Atari advertises Dragonshard as “the first D&D real time strategy experience.” D&D stands for Dungeons & Dragons, a set of rules and definitions more commonly used in role-playing games, such as Baldur’s Gate and Neverwinter Nights. Now, I have no idea if Atari’s claim is true or not -- I’ve seen a couple debates on the matter, but the people involved always invoke games I’ve never heard of -- and so I’ll just comment on some of Atari’s other claims, like when they say Dragonshard is “innovative,” “thrilling,” and “groundbreaking.” Please. There isn’t any debate here. None of those words apply. Dragonshard is one of the least interesting games I’ve ever played.
If you’re like me, then what you know of D&D comes from computer games, and so you’re probably (overly) familiar with the Forgotten Realms setting, since that’s what just about every computer game uses. Dragonshard, on the other hand, uses a newer setting called Eberron. Now, Eberron isn’t completely alien territory, but there are certainly some differences. For example, of the three factions in the game, the Order of the Flame is likely to be the most familiar, with its “good guy” units like the dwarven berserker and the human paladin, but even it gets a strange robot-like creature called a warforged titan. And then there are the Lizardfolk, made up of a collection of amphibious units like the troglodyte surveyor and the spitting turtle, and the Umbragen, with dark, underground units like the wraith knight and the tainted priestess, which are likely to be entirely new.
Dragonshard’s campaigns tell the story of the Heart of Siberys, a large and powerful crystal that all three factions covet (dragonshards, if you’re curious, are lesser versions of the Heart). The Order of the Flame wants to exploit the Heart of Siberys, the Umbragen want to drain its power, and the Lizardfolk want to protect it. Oddly, only the Order of the Flame and the Lizardfolk get campaigns -- I guess we’ll have to wait for an expansion pack to see the Umbragen -- and, odder still, the two campaigns are short mirror images of each other rather than telling one long story. In fact, the campaigns are so short that none of the characters involved are really developed, and only the most basic of storylines is presented. The campaigns feel like the real-time strategy campaigns from when the genre first started out, rather than what you’d see from anything developed recently (and especially from a game touting its role-playing game heritage).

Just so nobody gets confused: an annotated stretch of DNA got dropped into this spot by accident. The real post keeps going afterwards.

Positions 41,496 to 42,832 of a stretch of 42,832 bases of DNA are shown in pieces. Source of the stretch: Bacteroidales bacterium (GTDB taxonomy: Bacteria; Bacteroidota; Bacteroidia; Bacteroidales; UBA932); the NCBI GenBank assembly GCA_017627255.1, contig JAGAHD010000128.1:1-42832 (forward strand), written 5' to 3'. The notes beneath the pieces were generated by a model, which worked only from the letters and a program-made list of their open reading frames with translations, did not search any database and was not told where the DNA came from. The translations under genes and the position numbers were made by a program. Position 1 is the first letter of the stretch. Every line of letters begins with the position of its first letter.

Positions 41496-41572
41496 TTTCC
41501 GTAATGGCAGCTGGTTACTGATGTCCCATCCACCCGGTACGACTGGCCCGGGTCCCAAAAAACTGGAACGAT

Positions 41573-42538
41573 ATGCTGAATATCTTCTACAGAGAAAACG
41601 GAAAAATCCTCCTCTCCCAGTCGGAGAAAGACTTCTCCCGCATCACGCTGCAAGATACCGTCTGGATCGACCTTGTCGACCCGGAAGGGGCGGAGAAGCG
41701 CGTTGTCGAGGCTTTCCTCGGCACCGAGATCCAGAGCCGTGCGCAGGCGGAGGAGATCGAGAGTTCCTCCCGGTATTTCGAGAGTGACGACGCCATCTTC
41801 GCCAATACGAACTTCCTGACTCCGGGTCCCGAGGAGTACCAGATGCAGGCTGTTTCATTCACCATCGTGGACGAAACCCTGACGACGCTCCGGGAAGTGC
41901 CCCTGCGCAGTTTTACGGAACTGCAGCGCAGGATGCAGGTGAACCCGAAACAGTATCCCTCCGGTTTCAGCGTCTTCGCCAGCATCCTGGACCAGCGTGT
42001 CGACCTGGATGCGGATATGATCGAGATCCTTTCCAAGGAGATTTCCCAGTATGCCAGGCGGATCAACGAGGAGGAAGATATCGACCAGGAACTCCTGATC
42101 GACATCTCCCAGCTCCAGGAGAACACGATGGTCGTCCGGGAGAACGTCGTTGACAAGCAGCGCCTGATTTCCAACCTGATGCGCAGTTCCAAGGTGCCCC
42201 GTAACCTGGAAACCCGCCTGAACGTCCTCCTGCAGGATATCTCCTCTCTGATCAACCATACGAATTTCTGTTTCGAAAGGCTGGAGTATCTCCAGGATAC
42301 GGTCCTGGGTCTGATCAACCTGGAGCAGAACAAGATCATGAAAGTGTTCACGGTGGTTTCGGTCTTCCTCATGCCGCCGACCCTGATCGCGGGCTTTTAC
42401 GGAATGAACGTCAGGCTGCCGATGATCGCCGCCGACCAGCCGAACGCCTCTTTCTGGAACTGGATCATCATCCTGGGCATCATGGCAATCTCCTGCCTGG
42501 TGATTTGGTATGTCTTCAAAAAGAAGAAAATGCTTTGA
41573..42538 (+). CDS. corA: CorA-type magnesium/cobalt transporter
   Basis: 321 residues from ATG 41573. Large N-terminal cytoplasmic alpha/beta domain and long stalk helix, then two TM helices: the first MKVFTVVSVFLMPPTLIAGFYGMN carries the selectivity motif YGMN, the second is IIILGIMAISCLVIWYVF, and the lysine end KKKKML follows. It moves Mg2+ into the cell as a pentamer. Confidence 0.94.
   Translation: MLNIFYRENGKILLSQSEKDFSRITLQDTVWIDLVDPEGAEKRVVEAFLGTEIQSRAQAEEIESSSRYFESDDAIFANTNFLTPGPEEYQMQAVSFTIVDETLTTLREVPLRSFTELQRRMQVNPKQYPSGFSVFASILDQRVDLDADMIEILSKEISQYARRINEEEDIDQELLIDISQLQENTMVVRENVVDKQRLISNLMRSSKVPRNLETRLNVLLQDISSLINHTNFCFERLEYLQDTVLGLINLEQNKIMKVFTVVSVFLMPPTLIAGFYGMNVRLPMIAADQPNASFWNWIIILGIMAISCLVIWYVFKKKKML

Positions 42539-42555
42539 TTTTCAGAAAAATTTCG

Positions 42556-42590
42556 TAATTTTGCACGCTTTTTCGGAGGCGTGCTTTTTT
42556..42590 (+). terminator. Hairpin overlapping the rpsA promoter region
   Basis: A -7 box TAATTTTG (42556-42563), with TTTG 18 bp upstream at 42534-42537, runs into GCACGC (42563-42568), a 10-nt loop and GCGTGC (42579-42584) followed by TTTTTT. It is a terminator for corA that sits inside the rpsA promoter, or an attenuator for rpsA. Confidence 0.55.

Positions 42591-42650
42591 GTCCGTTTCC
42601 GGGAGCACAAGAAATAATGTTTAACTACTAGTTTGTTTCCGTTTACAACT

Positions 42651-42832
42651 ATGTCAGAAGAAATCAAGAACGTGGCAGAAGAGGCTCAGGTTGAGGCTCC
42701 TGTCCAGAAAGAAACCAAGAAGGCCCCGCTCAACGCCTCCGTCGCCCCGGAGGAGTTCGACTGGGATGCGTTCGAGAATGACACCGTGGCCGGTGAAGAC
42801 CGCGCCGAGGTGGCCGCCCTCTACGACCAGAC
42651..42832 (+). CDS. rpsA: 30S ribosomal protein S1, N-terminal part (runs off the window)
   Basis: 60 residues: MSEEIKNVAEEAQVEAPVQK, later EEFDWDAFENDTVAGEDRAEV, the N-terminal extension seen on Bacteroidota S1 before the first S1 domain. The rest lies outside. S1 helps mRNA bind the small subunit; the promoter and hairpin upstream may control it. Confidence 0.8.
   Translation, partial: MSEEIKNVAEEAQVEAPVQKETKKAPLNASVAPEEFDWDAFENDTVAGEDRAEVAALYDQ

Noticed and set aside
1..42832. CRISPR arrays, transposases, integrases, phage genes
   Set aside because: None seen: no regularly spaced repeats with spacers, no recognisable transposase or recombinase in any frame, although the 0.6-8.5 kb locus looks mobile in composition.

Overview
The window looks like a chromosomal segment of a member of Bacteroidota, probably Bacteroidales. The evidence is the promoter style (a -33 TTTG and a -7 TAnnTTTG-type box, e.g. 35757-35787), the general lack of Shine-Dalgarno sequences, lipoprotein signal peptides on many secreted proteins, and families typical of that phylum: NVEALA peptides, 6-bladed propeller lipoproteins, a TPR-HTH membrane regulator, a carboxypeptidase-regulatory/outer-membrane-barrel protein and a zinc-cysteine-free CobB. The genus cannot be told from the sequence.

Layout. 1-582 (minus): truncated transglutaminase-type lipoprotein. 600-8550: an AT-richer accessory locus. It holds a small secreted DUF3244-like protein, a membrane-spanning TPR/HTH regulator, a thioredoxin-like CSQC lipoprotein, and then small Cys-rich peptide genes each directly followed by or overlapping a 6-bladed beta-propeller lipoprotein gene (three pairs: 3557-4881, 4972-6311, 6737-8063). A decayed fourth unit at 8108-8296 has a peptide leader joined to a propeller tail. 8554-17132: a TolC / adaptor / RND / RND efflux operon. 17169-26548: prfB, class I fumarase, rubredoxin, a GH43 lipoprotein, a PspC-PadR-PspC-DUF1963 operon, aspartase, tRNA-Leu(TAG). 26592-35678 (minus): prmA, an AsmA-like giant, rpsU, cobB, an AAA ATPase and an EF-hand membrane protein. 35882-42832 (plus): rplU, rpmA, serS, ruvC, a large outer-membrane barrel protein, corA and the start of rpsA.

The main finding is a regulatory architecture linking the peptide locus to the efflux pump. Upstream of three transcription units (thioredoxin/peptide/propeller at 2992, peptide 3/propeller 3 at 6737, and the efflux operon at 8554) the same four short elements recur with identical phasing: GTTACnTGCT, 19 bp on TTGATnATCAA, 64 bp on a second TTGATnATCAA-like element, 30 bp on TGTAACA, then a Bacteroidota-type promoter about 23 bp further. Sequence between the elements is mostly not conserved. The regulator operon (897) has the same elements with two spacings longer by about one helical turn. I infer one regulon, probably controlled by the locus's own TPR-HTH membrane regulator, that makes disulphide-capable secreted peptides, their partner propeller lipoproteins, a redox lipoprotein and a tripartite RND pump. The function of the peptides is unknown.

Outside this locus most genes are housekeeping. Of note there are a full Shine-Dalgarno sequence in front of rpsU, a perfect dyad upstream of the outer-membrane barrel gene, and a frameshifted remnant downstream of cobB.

The game’s mechanics are also a little more basic than you might expect. Consider base management. Instead of placing buildings wherever you want, you’re given a “nexus” with some building plots already defined, and then you’ll just need to choose what goes where. There are some complications in that where you place buildings will affect how much you can upgrade your units, but the thing is, you’ll probably quickly decide on the nexus layout you like best, and then in every mission thereafter, base management will be exactly the same. Ho hum. Or consider the factions. They look different, but they have roughly the same units, and they play identically, and so you won’t need to change your tactics to switch from one to the other. Or how about the resources in the game? There are three, but one of them is experience, which you’ll accumulate just by playing, and the other two can be harvested by almost any unit, and so you won’t have to make any decisions about economy versus military might.
A game can get away with a pretty basic engine, but the developer has to figure out some way to hook the player into playing, and Liquid Entertainment, Dragonshard’s developer, didn’t do it. From what I can tell, they didn’t even try. Role-playing elements are almost totally lacking in the game. Each faction gets a champion, but the champion is fixed (it won’t gain experience or anything), and all you’ll get to do is carry along some equipment. And while the basic units in the game (called “captains”) can gain levels, the upgrade is handled as a research option rather than as a form of unit veterancy, and once you’ve made the upgrade, all current and future units will inherit it, and so you won’t need to do much to develop your fighting force, either.
The two campaigns are also uninspired. I played on the “normal” difficulty setting, which might have been a mistake, because enemies rarely put any pressure on me, and basically just waited for me to upgrade my units and then overwhelm them. Plus, the mission objectives all tend to be similar and boring, and the optional quests are lame and never have anything to do with the plot (“if you kill that beholder I’ll give you a prize”). Of the 14 campaign missions included with the game, I thought one of them was worth playing (the last Lizardfolk mission); the rest almost put me to sleep. The tutorial in particular is a yawner.
Sadly, while a real-time strategy game based on a Dungeons & Dragons universe sounds like a good idea, Dragonshard is anything but. Its mechanics are simple and its missions are boring, and so there’s just nothing to recommend about it. Maybe some fans of the game will use the included world editor to create something fun, but if that happens at all, it’ll be a while down the road, and so you should definitely stay away from Dragonshard until it hits the bargain bin, and probably even then.